Similarly, the second wave is on a speed of light whose linear momentum seems to have been instantiated by a very heavy applied force. The force majeure, really, demands a deliberative double-down effort to recede from the escape velocity. Meaning that we have to come together and (as we did in the course of the first wave when the duty of donating and supporting with millions and billions with a strong faith that the fate of the country would not be decided by the pandemic.

That, I think, should unproblematically usher us to earnestly contend with the desperate disease) produce an activation function that’d expunge the exterminating coronavirus.

Anyway, it shouldn’t be deniable that there’s a particular pandemic, anymore, that’s claiming the lives of people. Even more considerable is the US where a surge in the inflection points has been traced to a president who’s been caught in the web of polarisation and populism, parting the Americans, ideologically, in perilous and hurtful ways; under no circumstances, furthermore, is the UK itself left behind as it has more tactfully and intelligently deployed stricter measures on hotspots spawning the cryogenic COVID-19.

As yet, South Korea is enwombed in a third wave because of its perfunctory policies on the disease; Hong Kong had much earlier been in this exceptional circumstance, to be sure, seeing how pro-democracy activists became very vindictive, hence casting aspersions and angst upon Carrie Lam and the like.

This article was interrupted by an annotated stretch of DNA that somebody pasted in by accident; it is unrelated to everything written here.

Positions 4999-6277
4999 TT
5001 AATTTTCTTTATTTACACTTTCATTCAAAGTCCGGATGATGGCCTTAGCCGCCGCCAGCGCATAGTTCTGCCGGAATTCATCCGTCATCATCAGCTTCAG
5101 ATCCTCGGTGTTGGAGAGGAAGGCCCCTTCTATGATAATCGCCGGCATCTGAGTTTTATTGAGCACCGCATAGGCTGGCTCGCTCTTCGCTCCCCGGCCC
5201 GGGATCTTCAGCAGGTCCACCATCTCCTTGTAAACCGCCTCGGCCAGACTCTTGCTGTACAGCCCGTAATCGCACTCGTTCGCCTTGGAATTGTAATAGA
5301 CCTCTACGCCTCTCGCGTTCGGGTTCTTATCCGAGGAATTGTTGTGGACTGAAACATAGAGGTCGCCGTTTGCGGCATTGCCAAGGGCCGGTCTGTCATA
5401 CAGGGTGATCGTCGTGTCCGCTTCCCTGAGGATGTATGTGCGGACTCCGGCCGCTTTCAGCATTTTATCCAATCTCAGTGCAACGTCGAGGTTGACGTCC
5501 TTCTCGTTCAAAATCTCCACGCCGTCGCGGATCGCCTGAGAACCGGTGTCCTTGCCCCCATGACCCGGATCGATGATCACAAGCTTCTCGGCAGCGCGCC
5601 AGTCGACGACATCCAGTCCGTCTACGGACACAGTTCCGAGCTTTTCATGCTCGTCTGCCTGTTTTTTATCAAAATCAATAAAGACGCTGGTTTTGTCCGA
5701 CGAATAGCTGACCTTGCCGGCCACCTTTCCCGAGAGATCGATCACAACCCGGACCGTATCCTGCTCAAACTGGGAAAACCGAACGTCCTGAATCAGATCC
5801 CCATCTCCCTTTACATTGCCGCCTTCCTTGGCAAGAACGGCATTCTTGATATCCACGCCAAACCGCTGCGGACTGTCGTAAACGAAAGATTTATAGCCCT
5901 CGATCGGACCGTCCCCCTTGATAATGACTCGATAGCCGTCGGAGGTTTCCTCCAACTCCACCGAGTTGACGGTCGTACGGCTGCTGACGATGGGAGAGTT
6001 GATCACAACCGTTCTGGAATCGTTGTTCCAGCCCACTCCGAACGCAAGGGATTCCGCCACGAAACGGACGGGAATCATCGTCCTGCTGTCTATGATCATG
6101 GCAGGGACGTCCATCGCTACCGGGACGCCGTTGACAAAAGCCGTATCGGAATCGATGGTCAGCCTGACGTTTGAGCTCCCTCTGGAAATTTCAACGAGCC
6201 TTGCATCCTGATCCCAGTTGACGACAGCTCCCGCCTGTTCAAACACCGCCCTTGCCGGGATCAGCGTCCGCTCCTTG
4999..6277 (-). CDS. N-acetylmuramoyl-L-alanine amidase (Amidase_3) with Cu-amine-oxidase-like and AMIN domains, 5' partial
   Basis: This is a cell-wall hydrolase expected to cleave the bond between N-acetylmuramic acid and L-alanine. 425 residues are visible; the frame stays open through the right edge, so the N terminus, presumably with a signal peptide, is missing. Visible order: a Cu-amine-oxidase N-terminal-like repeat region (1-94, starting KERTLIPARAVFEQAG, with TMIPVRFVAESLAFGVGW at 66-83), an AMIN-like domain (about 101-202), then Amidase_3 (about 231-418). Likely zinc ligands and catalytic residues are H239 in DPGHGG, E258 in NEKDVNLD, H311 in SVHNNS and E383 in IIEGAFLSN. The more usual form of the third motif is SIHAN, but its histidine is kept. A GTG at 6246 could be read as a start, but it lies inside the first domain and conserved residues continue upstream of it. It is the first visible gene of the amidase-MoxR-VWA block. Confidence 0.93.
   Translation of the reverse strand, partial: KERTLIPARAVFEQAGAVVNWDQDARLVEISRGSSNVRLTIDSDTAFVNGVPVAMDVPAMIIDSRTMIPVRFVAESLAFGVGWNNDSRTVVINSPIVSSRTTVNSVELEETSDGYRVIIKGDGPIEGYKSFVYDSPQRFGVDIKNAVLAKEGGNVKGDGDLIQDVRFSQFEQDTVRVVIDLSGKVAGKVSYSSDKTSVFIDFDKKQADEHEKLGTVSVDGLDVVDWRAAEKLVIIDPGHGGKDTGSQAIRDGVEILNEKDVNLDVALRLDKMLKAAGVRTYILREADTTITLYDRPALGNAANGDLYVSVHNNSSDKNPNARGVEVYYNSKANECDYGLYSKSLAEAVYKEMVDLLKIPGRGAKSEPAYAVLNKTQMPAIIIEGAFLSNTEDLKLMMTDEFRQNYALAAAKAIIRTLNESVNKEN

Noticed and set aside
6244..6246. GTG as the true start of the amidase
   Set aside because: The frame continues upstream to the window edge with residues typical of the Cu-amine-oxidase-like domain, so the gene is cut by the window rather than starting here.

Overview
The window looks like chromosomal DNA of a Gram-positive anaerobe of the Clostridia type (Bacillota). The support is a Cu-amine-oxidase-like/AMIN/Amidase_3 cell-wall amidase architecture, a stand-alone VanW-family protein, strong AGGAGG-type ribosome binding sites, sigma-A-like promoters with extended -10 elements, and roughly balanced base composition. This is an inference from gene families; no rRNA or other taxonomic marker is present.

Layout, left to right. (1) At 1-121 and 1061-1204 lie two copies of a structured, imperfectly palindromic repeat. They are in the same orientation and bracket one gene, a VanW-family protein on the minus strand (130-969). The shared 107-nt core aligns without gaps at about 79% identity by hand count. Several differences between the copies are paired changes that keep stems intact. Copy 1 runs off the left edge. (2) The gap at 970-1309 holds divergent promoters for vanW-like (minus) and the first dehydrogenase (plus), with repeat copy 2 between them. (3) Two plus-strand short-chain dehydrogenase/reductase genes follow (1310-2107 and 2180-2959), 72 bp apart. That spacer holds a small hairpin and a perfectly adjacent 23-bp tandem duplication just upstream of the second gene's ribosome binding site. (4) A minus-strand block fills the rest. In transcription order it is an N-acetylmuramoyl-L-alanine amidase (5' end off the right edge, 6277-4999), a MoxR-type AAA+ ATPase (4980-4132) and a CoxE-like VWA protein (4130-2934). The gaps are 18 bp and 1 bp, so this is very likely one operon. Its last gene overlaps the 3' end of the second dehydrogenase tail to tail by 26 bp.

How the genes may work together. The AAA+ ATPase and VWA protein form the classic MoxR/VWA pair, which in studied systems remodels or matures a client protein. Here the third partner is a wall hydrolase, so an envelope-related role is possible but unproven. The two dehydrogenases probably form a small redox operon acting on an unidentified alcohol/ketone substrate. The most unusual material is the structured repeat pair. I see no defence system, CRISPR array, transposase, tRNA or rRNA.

The third-wave pandemic, and the reproduction rate, is slowly-but-steadily becoming a noticeable reality in the country. The reproduction rate of the novel coronavirus disease rises when the “R-number” increases. The R-number is so called because it’s the number infected persons potentially pass the pandemic onto uninfected ones.

Technically, for example, when the R-number is five, 10 infected persons are most likely to infect five other persons each, making 50. But when it is two, the new number of infected persons then becomes 20. According to medical practitioners, the ideal R-number rate shouldn’t be up to one. Otherwise, a great many number of people would be tremendously infected.

Consequently learning from other countries’ escapable experiences seems best in that a third wave could be pretty much dire. Going back to the first principles, prioritising them, believing and embracing them, by practising them to the letter, may well be the best option. Even more seriously, the dictum of “no facemask, no entry” should continue to be a sine qua non.

Specifically and crucially, we should commonly and conscientiously ensure and emulate sanitising and/or hand washing. Keeping six or seven feet away from each other shouldn’t a big deal, after all, and we can strictly adhere to it, strictly speaking.

The Federal Government, coupled with other sectorial ministries saddled with the responsibility of foods and drugs administration, could seriously begin to work hand in hand with allies who have championed COVID-19 vaccines. In short, U.S. COVID-19 jabs, Pfizer-BioNTech and Moderna, together with U.K. Oxford-AstraZeneca vaccine, have now been authorised and approved, and are underway for shipments.

But by the same token, we might well fortify the National Agency for Food and Drug Administration and Control, NAFDAC, with a viable view to producing some vaccine that’d radically reduce the rate of those symptomatic or asymptomatic of SARS-COV-2 infections.

Vanguard News Nigeria